Working Papers , Paper 16-17

Working Paper
Labor Market Trends and the Changing Value of Time

During the past two decades, households experienced increases in their average wages and expenditures alongside with divergent trends in their wages, expenditures, and time allocation. We develop a model with incomplete asset markets and household heterogeneity in market and home technologies and preferences to account for these labor market trends and assess their welfare consequences. Using micro data on expenditures and time use, we identify the sources of heterogeneity across households, document how these sources have changed over time, and perform counterfactual analyses. Given the ...
Working Papers , Paper 763

Discussion Paper
How Does Buy Now, Pay Later Affect Customers’ Credit?

In this paper, we explore the relationship between consumers’ use of buy now, pay later (BNPL) and their credit reports. BNPL is a deferred payment tool that allows consumers to split transactions into four payments over six weeks. Unlike many other financial products, it is offered primarily by fintech companies and advertised to consumers as free from fees and credit checks. These providers typically do not report a consumer’s use of BNPL and subsequent repayment behavior to credit bureaus, which makes studies of BNPL users’ credit more challenging. In this analysis, however, we ...
Community Affairs Discussion Paper , Paper 23-01

Working Paper
Institutional Housing Investors and the Great Recession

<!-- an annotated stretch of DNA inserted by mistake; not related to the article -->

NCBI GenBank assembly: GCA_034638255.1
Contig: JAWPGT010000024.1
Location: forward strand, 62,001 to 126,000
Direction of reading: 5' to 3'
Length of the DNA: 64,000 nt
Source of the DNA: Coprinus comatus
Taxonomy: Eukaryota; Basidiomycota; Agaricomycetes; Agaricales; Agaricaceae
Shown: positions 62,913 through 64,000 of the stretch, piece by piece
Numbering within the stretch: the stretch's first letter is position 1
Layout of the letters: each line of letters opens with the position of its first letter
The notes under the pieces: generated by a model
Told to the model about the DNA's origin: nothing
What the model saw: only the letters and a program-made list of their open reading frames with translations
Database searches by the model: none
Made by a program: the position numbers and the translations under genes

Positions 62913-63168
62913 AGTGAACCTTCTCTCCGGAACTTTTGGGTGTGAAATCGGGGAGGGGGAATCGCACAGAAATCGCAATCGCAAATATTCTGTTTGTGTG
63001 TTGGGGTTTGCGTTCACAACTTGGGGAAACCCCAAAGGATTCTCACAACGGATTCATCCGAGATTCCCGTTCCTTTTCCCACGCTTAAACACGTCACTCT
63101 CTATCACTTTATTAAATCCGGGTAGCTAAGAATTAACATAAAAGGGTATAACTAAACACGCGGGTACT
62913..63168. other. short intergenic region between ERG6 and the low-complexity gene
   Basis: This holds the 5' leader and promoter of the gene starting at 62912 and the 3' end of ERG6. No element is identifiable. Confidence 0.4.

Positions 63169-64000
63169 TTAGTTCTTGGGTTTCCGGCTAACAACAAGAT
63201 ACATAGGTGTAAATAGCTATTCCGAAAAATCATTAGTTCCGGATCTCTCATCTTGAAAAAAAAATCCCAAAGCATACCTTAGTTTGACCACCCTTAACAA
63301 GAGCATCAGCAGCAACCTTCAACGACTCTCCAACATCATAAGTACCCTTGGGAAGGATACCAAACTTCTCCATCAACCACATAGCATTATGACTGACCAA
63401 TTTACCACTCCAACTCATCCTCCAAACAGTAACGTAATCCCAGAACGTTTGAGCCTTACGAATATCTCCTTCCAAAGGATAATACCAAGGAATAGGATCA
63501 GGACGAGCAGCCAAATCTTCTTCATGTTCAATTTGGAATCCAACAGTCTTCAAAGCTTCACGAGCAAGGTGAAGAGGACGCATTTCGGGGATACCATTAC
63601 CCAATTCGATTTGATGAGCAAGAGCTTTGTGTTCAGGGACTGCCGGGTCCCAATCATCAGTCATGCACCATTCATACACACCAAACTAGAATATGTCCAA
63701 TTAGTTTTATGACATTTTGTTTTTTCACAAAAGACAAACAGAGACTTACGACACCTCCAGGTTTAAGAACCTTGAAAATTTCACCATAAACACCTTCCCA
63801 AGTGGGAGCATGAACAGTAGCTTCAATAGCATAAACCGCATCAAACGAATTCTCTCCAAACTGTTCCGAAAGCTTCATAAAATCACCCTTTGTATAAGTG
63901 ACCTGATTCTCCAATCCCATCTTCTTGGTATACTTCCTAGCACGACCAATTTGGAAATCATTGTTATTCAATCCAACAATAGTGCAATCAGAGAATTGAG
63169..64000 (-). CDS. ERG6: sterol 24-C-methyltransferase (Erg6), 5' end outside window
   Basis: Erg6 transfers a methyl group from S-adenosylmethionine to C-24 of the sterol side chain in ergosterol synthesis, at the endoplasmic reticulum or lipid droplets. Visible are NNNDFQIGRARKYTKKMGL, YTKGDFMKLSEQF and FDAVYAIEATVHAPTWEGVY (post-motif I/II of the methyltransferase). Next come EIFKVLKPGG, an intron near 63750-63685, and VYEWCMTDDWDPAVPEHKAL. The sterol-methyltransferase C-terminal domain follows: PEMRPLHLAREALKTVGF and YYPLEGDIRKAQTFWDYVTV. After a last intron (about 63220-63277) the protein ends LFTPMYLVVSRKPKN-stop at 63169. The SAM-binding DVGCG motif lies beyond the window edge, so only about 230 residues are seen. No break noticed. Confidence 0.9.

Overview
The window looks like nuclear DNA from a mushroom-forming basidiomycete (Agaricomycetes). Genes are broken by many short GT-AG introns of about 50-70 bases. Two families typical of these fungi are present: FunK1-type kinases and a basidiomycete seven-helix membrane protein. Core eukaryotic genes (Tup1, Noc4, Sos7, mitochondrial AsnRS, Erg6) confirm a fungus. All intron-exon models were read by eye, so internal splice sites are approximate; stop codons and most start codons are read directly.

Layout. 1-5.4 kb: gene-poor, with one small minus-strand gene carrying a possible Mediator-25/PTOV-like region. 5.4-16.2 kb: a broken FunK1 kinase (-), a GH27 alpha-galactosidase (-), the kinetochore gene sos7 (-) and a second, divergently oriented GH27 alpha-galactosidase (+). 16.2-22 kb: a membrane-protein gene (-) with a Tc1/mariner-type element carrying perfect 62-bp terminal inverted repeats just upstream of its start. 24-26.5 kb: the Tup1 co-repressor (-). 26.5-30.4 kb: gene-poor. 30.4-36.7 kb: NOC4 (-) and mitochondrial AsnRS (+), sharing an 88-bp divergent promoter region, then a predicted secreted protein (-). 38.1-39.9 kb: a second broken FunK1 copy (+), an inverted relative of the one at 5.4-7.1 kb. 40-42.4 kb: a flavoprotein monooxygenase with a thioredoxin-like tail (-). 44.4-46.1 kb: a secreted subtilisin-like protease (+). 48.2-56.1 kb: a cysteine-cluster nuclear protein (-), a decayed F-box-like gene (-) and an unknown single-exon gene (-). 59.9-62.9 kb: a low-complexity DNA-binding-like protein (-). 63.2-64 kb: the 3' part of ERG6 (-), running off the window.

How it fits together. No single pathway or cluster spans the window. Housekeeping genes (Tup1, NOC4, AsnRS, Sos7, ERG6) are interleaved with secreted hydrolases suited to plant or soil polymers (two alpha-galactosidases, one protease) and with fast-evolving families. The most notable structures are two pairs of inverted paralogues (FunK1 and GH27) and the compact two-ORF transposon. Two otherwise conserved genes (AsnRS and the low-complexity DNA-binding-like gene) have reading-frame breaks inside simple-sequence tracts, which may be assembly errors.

Before the Great Recession, residential institutional investors predominantly bought and rented out condos, but then they increased their market share of rental houses from 17 percent in 2001 to 28 percent in 2018. Along with this change, rental survey data show that the annual house operating-cost premium of institutional investors relative to homeowners fell from 44 percent in 2001 to 28 percent in 2015. To measure how these reduced costs affected the housing bust of 2007–2011, I build a heterogeneous agent model of the housing market featuring corporate investors and two types of ...
Working Papers , Paper 23-22

Discussion Paper
How Does Buy Now, Pay Later Affect Customers’ Credit?

This paper explores the relationship between consumers’ use of buy now, pay later (BNPL) and their credit reports. We conduct this analysis to evaluate concerns that BNPL use could negatively affect consumers’ financial health.
Consumer Finance Institute discussion papers , Paper DP23-01

Working Paper
What Explains the Growing Gender Education Gap? The Effects of Parental Background, the Labor Market and the Marriage Market on College Attainment

In the 1960 cohort, American men and women graduated from college at the same rate, and this was true for Whites, Blacks and Hispanics. But in more recent cohorts, women graduate at much higher rates than men. To understand the emerging gender education gap, we formulate and estimate a model of individual and family decision-making where education, labor supply, marriage and fertility are all endogenous. Assuming preferences that are common across ethnic groups and fixed over cohorts, our model explains differences in all endogenous variables by gender/ethnicity for the ‘60-‘80 cohorts ...
Opportunity and Inclusive Growth Institute Working Papers , Paper 082